I sent 3 emails asking when can we start with the official procedures of preparing and signing the contract. I always received the same answer 'whenever you want', I would reply that I need to start it early so I can settle and finish the boring paperwork, then I receive nothing back.
Based on what you've written here, it sounds like one possible explanation for these event is simple miscommunication: the professor told you that she was willing to start the procedures any time you wanted, but you never replied with a specific date, so she just assumed that you weren't quite ready yet, and that you'd tell her when you were.
If you did, in fact, want to start immediately, you should have told her so; instead, you used vague expressions like "early", which the professor may have interpreted as "soon, but not yet".
That said, even if this is the real explanation, I wouldn't call it entirely your fault; the professor should have become concerned when you told her that you wanted to start the procedures early, and then never followed up with a "let's start now", and she should have written back to you sooner to explicitly ask you whether you still need it done early, and if so, to name a specific deadline. Still, it's quite possible and understandable that she may have been distracted by other, more pressing matters, especially if you weren't in frequent communication and if there was no particular deadline involved for her.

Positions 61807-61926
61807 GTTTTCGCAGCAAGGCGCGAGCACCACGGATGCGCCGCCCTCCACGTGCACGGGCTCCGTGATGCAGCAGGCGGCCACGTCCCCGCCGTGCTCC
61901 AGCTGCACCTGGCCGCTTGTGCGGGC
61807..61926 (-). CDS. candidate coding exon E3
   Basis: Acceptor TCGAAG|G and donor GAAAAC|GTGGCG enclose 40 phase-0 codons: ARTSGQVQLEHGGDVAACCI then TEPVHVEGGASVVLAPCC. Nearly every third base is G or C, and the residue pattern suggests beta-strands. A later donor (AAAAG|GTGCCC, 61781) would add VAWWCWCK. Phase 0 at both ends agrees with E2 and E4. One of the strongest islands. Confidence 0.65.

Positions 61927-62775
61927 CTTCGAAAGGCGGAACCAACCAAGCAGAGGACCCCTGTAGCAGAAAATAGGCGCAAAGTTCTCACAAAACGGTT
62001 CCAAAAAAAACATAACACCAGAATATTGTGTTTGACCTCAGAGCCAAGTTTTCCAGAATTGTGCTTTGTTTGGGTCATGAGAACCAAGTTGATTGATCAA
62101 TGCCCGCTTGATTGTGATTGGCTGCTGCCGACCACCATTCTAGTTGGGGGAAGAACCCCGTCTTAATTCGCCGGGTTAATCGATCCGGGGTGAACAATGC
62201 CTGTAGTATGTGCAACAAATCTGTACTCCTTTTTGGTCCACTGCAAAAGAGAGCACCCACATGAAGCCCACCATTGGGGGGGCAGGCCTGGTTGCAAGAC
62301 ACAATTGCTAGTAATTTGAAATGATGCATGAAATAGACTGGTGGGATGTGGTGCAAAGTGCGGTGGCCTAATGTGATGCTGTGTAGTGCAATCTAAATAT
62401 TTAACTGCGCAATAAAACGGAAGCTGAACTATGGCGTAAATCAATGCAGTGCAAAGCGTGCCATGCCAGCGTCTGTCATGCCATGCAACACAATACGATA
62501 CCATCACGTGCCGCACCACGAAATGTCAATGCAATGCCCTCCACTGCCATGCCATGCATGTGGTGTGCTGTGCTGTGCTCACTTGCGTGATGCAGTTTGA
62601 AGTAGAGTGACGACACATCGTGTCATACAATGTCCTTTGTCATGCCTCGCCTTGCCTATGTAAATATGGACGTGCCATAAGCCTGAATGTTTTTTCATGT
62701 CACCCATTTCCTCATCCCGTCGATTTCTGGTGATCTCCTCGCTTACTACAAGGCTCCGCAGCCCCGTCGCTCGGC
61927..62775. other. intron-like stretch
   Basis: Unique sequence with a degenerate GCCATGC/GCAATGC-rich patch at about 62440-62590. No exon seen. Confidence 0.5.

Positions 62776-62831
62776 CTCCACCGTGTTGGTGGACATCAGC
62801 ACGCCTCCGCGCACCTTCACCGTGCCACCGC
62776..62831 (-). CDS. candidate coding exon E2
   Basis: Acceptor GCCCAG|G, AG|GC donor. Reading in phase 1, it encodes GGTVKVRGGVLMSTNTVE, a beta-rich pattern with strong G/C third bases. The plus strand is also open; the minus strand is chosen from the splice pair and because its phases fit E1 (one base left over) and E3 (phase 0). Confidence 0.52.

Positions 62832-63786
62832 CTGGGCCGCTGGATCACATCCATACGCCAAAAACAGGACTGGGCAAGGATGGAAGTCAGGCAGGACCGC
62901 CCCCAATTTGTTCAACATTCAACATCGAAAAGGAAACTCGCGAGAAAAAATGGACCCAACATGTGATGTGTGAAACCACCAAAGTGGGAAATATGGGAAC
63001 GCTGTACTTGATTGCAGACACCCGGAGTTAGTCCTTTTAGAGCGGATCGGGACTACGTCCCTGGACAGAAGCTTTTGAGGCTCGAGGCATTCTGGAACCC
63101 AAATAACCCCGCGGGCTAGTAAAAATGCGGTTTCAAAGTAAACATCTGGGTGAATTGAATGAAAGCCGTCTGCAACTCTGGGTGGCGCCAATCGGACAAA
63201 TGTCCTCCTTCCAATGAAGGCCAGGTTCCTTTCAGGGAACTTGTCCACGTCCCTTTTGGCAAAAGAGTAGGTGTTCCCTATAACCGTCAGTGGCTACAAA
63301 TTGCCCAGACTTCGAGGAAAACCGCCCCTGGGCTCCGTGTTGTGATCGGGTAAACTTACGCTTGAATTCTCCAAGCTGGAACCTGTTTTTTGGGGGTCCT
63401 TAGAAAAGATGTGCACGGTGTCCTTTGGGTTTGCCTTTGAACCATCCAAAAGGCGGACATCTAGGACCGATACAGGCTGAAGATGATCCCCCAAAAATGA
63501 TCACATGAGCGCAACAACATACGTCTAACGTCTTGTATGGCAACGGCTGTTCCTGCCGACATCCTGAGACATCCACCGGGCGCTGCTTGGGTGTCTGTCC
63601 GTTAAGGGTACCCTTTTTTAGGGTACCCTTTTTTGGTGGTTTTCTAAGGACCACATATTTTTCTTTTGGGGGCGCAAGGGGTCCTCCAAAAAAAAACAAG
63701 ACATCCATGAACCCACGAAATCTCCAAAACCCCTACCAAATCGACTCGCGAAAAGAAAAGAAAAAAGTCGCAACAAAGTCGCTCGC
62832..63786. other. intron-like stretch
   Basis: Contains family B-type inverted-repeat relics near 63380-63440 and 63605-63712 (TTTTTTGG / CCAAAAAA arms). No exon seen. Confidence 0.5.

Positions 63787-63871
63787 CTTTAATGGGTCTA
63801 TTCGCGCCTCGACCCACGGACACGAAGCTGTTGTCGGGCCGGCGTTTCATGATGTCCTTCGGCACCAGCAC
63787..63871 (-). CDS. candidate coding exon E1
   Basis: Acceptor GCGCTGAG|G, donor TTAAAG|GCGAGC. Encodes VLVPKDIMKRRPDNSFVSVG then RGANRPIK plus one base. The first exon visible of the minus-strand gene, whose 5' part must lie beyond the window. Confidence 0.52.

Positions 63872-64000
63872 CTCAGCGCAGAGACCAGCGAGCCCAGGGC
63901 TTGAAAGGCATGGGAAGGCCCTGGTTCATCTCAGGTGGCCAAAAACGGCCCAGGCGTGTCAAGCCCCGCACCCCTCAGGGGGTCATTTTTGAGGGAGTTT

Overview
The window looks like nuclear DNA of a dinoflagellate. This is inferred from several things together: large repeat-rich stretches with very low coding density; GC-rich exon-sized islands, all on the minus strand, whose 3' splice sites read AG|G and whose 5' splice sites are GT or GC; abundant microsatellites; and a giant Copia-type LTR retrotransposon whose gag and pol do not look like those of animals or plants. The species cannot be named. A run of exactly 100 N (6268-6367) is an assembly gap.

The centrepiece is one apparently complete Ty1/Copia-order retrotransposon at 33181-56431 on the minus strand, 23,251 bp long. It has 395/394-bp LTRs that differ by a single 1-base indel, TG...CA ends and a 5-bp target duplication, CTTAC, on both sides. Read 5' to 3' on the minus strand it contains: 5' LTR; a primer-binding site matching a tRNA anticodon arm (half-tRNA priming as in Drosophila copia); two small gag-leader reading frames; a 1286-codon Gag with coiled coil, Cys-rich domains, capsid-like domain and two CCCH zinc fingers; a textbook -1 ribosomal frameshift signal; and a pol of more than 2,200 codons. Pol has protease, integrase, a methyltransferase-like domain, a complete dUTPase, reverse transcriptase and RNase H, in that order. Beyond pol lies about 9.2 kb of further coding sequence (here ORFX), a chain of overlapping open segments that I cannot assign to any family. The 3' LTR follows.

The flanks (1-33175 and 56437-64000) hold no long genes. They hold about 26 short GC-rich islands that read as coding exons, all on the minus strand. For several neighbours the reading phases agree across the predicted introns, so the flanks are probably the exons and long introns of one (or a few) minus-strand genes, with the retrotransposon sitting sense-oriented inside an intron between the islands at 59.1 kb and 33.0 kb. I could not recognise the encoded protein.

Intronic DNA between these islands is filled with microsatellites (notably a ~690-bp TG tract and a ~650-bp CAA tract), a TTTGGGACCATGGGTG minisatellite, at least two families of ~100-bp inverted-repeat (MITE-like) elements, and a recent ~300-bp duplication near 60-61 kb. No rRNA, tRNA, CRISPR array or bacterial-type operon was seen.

Regarding what you should do now, I agree with the other answers that the damage is basically done already. One option, if you want to take it, is to simply walk away and take one of the other offers. You may be leaving a burned bridge behind you if you do so — but that bridge is already aflame, and there's no guarantee that you can put it out at this point.
If you do want to try and mend your relationship with this professor, what you need to do is sit down and talk with her. Explain what you believe has happened, from your viewpoint, and ask her to explain how she sees the situation, and be willing to accept that those two viewpoints might look very different, and that the misunderstanding may not be entirely her fault.
Before you do that, it may be a good idea to make up your mind on which postdoc position you want to choose, and make that clear to her from the beginning. If you're going to take one of the other offers, make that clear from the start, and say you're sorry — don't give the impression that you're trying to make the professor bargain to make you stay. And conversely, if you do want to stay and work with her, also let her know that from the start. Either way, make it clear that this isn't a negotiation, but that you just want to figure out what went wrong and how you can avoid making the same mistakes again.
(That's not to say that you should irrevocably commit to a particular choice before the discussion; it is, after all, possible that some new information might come up during or after the discussion that could legitimately make you re-evaluate your choices. But do at least make a definite choice first, and make it clear that you're not expecting to change your mind unless something truly unexpected comes up. The point is that you're not sitting down to bargain, but to clear the air and figure out how to move on.)